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Services Put Therapists a Text Away

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Video conferencing with a mental health professional gave patients more access to therapy. Now, another trend is shaking up the industry, NY1's Shazia Khan looked at texting your therapist and filed this report.

23-year-old Danie Crofoot has seen a therapist on and off for years, but never with just her fingers doing the talking.

"Access to a therapist whenever we might need one, I think is really a great step forward," says Crofoot.

Talkspace is one of a new crop of digital services offering therapy via text. The company recently set up a display dome in the city to let passersby try out their service.

"To see a therapist or a counselor is just as intuitive as to go see a general practitioner," says Owen Frank, co-founder and CEo of Talkspace.

Oren Frank cofounded Talkspace to make therapy more affordable and accessible.

"You can be anonymous and you can be remote, because you do it in messaging which makes people open up much quicker," says Frank.

Talkspace offers unlimited text therapy for $25 a week. Within minutes of signing up online or with an iOS or Android app, users enter a secure chat room with one of more than 200 licensed therapists.

"If I had a bad meeting today, I can just write to my therapist on the spot and I'll get an answer in a few minutes or a couple of hours," Frank says.

He says more than 70,000 people have accessed Talkspace since its launch in 2012. Its therapists have tackled issues such as anxiety, abuse, stress and depression.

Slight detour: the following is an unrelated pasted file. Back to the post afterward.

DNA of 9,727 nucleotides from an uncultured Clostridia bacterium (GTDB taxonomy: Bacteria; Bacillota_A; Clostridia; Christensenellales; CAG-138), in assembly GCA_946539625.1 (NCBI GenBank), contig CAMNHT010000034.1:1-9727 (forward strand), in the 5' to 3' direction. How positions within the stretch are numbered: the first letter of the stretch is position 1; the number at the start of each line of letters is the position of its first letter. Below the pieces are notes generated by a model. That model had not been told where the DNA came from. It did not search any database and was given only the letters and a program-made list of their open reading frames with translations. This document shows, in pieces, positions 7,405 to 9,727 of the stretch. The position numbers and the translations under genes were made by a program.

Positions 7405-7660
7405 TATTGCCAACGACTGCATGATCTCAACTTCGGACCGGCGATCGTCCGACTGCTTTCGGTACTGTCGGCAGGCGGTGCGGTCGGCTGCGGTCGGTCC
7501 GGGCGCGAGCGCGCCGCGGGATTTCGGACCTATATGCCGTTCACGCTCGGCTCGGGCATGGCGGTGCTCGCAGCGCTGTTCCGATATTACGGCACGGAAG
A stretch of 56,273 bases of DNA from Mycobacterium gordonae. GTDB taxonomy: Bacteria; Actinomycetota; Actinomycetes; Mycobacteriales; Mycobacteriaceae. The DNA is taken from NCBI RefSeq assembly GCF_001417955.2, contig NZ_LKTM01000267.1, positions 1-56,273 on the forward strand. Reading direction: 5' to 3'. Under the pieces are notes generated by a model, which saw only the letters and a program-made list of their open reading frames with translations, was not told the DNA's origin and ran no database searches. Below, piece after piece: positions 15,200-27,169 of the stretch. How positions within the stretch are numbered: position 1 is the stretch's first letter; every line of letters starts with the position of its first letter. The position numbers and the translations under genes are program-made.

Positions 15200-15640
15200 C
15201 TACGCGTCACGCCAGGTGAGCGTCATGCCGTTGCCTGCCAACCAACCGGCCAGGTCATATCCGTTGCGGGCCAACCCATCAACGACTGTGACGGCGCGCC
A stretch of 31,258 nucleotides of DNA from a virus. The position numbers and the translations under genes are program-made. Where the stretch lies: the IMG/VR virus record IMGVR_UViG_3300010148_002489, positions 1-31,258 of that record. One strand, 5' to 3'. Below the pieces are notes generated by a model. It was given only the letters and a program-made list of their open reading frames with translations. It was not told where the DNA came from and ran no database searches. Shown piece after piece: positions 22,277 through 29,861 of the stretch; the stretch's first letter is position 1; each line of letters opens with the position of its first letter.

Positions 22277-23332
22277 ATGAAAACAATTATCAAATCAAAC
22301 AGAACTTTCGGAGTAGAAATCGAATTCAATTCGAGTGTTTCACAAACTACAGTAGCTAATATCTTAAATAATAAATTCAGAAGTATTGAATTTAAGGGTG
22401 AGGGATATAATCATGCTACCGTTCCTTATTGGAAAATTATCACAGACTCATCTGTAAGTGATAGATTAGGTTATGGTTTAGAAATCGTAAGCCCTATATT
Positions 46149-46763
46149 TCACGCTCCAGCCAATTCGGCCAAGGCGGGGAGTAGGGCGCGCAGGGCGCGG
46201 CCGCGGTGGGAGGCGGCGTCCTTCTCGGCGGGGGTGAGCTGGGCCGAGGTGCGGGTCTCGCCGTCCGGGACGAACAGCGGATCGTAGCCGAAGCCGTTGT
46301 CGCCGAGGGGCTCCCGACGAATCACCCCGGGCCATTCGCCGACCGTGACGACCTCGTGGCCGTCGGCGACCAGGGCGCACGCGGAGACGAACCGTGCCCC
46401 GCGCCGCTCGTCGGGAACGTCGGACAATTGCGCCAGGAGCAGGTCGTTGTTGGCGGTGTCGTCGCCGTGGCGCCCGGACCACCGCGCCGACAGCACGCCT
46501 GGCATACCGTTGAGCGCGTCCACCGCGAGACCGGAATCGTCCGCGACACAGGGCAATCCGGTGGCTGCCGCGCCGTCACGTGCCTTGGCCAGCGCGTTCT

Once you have established a relationship with your therapist and want to pick up the phone or perhaps meet face to face, that could be an option.

Chris Griswold, who is bipolar and suffers from depression, gave Talkspace a shot. He says while texting a therapist is cheaper and more convenient, the person-to-person setup is best for him.

"It's such a personal thing and you're typing it to somebody that you can't see, so I don't know how you can ever actually get the full benefit out of it,” he says.

Frank sees it differently.

"If the therapist is a real professional, just like any other profession, you might as well communicate with them in smoke signs."

In the next Health and Medicine report, we’ll take a look at what you should consider before you text for therapy.

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